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DOT gathers input on Hwy. 20

Large crowd turns out for meeting

POSTED: May 19, 2013 12:29 a.m.
Crystal Ledford/

Forsyth County resident Hugh Pirkle places a dot on a map showing where he lives as Kristine Hansen-Dederick, with the Georgia Department of Transportation, and his son-in-law Jason Vandergrift look on. Pirkle and Vandergrift were among about 150 people that took part in a public meeting about possible improvements to Hwy. 20 from Cumming to Canton on Thursday at Otwell Middle School.

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Donna Martin goes into work early every morning to avoid traffic on Hwy. 20.

“I work in Johns Creek and I take the back roads,” she said. “If I ever go in late, I’m stuck on Dr. Bramblett Road because it backs up so much [from Hwy. 20] that I can’t even get out of my driveway.”

Martin was one of nearly 150 people who took part in the first step of planned improvements to the well-traveled corridor.

The Georgia Department of Transportation held an informational meeting Thursday night at Otwell Middle School.

It was the first of many steps toward making improvements to the state route from Ga. 400 in Cumming to Interstate 575 in Canton, said DOT spokeswoman Teri Pope.

Most DOT information meetings seek feedback on specific plans that have been determined by DOT engineers. Thursday was a departure from that format.

“This is not like our typical meetings, because we’re coming here with a blank slate and we’re looking at such a long segment from 400 all the way to 575,” Pope said. “So we’re looking at it regionally as well as locally to try to get ideas to improve [the highway] both ways, which is unusual.”

Those who attended were asked to give information such as where they live and work and thoughts on how best to improve the stretch of road as a whole, as well as small areas such as specific intersections.

“Right now, we’re taking ideas,” Pope said. “We’re using [sticky] notes and as people tell us what their concerns are, we’re writing them on those and sticking them at those areas.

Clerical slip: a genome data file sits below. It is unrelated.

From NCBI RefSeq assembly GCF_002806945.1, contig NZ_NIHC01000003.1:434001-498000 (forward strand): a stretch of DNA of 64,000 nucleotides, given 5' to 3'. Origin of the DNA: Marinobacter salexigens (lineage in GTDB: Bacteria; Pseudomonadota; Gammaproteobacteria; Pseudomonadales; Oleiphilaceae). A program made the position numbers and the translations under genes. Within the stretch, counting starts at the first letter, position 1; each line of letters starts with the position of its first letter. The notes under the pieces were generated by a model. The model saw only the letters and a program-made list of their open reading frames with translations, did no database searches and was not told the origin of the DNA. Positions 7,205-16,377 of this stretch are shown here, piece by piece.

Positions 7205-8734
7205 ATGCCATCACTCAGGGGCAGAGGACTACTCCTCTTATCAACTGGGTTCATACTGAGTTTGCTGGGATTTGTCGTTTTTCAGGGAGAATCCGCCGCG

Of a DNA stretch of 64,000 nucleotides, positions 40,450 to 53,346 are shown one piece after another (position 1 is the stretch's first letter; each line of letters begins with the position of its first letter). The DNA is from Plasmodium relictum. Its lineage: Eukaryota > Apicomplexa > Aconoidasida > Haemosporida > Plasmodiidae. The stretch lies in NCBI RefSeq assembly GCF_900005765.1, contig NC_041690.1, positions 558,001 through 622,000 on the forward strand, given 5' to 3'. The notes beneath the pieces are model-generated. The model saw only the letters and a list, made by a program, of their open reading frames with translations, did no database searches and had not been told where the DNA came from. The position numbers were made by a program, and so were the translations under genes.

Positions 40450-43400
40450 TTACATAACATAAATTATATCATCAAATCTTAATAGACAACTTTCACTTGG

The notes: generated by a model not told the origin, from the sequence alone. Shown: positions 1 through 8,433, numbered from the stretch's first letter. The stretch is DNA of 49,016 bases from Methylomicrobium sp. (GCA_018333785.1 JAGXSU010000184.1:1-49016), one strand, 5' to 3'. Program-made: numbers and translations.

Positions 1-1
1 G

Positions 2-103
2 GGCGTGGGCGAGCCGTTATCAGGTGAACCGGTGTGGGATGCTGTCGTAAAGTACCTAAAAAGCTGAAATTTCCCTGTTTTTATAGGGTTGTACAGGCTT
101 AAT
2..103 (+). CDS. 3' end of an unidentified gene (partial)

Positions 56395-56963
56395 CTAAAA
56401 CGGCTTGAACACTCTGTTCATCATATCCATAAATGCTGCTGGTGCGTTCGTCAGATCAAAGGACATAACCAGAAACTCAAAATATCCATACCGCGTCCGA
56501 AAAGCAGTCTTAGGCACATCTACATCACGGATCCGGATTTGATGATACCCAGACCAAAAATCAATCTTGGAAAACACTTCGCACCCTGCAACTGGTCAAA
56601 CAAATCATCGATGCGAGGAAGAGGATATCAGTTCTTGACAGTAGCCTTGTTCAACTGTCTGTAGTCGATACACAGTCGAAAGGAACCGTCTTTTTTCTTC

“We’ve got a sheet for our need and purpose statement [for federal funding]. We’re trying to get people to tell us what they think the purpose of improvements should be to help write that statement.”

Pope said the residents probably won’t see any roadwork taking place on the stretch of Hwy. 20 anytime soon.

“The soonest right-of-way could start would be 2019, and the soonest construction could start would be 2020,” she said. “But if we get some smaller ideas for some the specific intersections, those could happen sooner.”

Over the next few years, meetings such as Thursday’s will occur will some regularity to focus and narrow the scope of whatever will eventually take place.

Anyone who wasn’t able to take part in the meeting still has some options for providing input.

A second public meeting is set for 5-8 p.m. Tuesday at Calvary Baptist Church, 137 Hightower Road (Hwy. 369) in Ball Ground.

Additionally, input can be provided through an online survey at http://sr20.metroquest.com. Full information on the project can be found at www.dot.ga.gov/sr20improvements.

As for Martin, she’s hopeful the process will be successful.

“It’s just growth and it happened so fast,” she said of the traffic. “I don’t think we planned very good for it, but I do think this will be good.”

 

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